Sep 20, 2013
Sep 20, 2013
The Roman Catholic Archbishop of Washington, along with several affiliated schools and charities including the Catholic University of America and Thomas Aquinas College, filed a lawsuit against the Obama administration challenging the birth control benefit. The birth control benefit is the provision in the Affordable Care Act (ACA) that requires certain providers of group health insurance plans to cover contraception without charging a co-pay.
Specifically, plaintiffs allege that the process established by the Obama administration for accommodating religious objections to the birth control benefit in the ACA violates their religious exercise under the Religious Freedom Restoration Act (RFRA). The accommodation permits religious nonprofits to self-certify their eligibility for an exemption from the birth control benefit by notifying either their insurance company or the federal government that they object to contraceptive coverage on religious grounds.
Plaintiffs allege that this self-certification process violates their religious rights because it “triggers” the provision of contraceptive coverage to which they object on religious grounds. They further allege that the paperwork the government requires them to fill out that states their eligibility for a religious exemption from the birth control benefit is, in and of itself, an infringement on their religious freedom in violation of RFRA.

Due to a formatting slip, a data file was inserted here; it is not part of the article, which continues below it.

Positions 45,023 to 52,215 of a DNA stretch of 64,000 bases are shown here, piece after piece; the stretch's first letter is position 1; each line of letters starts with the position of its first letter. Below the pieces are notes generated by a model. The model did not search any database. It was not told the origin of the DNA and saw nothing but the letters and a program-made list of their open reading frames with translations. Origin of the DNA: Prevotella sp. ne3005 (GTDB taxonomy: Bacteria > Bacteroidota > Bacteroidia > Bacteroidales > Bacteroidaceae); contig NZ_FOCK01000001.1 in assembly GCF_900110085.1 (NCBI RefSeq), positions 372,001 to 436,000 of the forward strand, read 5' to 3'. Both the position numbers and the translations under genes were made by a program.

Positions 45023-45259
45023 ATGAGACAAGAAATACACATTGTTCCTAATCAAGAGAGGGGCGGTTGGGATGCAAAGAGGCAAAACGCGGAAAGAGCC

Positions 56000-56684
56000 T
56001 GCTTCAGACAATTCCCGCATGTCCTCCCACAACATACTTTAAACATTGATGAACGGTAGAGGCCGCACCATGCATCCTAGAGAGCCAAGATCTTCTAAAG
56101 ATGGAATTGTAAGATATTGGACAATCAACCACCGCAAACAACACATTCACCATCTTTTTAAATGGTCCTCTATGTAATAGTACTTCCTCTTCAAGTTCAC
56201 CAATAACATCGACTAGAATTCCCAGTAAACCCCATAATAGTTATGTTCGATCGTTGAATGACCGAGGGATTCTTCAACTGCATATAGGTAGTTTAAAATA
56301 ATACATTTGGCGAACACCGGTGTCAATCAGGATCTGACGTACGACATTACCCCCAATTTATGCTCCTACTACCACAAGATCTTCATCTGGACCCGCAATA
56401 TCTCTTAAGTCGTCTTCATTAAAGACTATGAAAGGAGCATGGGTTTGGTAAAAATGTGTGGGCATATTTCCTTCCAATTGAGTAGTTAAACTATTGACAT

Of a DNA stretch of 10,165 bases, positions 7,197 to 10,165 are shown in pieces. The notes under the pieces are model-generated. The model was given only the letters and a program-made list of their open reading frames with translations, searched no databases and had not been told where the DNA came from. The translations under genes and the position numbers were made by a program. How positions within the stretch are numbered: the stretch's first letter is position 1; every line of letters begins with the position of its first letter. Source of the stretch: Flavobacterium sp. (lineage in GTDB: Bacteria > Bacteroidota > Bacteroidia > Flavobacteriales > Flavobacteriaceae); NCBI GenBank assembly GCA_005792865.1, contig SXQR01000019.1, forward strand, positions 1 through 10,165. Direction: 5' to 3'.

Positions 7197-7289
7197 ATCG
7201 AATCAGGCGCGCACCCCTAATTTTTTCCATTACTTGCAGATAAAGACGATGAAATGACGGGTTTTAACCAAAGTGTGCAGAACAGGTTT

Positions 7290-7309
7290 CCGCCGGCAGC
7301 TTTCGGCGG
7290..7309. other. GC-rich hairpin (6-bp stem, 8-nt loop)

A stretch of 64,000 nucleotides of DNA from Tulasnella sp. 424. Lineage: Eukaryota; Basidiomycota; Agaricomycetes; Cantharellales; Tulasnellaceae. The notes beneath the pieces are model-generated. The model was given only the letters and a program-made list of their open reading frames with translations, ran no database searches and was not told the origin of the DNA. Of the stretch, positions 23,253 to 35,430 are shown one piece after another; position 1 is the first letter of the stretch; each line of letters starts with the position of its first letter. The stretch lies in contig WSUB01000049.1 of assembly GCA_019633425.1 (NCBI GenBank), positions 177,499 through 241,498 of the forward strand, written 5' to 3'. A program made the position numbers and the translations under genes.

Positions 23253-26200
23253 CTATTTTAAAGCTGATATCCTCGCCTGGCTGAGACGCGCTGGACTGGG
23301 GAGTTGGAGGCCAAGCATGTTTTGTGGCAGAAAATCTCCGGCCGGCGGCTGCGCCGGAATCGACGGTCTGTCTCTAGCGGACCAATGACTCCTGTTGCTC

After the district court ruled against them on key claims, plaintiffs appealed to the D.C. Circuit Court of Appeals, which consolidated the case with Priests for Life v. Department of Health and Human Services, another case involving similar claims.
On November 14, 2014, a D.C. Circuit panel rejected plaintiffs’ RFRA claim, reasoning that the accommodation does not impose a substantial burden on plaintiff’s religious exercise, that the regulations advance compelling government interests, and that the accommodation is the least restrictive means for advancing those interests. The court also rejected plaintiffs’ First Amendment claims.
Plaintiffs appealed to the U.S. Supreme Court, which is scheduled to hear oral arguments on March 23, 2016. The case has been consolidated with six other cases: (1) Zubik v. Burwell; (2) East Texas Baptist University v. Burwell; (3) Priests for Life v. HHS; (4) Southern Nazarene University v. Burwell; (5) Geneva College v. Burwell; and (6) Little Sisters of the Poor v. Burwell.
**last updated March 17, 2016